By Davide Barbuscia
Aramco, the world’s largest oil company, raised the revolving credit facility in 2015 with a wide group of international and local banks.
That financing included two five-year loans, one in U.S. dollars and one in riyal, and two annually renewable one-year loans, also split between the two currencies.
Aramco, which declined to comment, last year extended the two five-year facilities by two years, pushing their maturities to March next year, according to a bond prospectus.
It is now planning to refinance the $10 billion revolving loans, two banking sources said, confirming a report by LPC, a fixed income news service that is part of Refinitiv.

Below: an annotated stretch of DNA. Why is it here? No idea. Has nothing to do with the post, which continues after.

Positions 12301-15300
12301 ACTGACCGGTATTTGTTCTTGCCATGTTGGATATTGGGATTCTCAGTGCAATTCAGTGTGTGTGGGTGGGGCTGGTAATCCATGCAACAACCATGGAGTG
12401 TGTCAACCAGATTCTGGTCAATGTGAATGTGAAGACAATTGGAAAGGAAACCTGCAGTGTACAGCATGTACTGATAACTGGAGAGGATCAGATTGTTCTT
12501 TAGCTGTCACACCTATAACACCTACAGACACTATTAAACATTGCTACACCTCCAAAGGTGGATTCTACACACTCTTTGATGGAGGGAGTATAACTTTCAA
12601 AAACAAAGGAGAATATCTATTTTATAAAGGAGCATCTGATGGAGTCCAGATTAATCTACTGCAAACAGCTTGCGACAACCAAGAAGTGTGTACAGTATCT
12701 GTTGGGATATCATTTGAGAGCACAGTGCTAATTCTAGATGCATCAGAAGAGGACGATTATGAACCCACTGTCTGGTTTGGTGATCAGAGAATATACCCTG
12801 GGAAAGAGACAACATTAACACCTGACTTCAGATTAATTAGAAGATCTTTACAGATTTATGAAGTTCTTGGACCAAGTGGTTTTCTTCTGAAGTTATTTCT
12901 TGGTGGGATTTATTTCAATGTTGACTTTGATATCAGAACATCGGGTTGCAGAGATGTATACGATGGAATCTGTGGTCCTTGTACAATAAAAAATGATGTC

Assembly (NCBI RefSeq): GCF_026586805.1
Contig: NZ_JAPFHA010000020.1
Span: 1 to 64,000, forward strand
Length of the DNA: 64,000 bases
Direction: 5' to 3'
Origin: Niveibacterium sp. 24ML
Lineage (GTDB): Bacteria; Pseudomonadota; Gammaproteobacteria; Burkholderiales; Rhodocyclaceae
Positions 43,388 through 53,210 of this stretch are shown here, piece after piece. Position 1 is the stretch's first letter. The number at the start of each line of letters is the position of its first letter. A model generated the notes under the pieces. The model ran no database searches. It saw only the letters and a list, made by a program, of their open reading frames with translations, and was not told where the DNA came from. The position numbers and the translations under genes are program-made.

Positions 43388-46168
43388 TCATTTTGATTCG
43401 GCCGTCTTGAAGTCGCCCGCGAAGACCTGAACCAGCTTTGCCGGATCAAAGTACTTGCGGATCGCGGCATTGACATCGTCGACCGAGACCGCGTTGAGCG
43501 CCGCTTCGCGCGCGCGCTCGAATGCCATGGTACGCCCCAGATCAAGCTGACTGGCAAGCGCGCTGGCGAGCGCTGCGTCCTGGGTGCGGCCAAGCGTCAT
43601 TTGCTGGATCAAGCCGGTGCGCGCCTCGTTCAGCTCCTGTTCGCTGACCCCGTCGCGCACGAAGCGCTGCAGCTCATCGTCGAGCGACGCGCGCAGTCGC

“Rather than keep rolling it on a year basis, which is where it is right now, they’ll come and do a refinancing,” said one of the sources.
Aramco has recently agreed with banks to extend by a year a separate one-year $10 billion loan it raised in May last year, said one of the two banking sources.
It is also arranging a $10.5 billion loan for investors buying a stake in its oil pipeline business.
Aramco’s debt-to-equity ratio more than doubled to 55% in 2020 from a year before, it said last month, after the group kept a pledge to deliver a $75 billion dividend to support state coffers despite a slide in profits.
Its “gearing” ratio – a measure of the degree to which Aramco’s operations are financed by debt – was 23% last year, compared to minus 0.2% at the end of 2019.
(Reporting by Davide Barbuscia; Editing by Jan Harvey)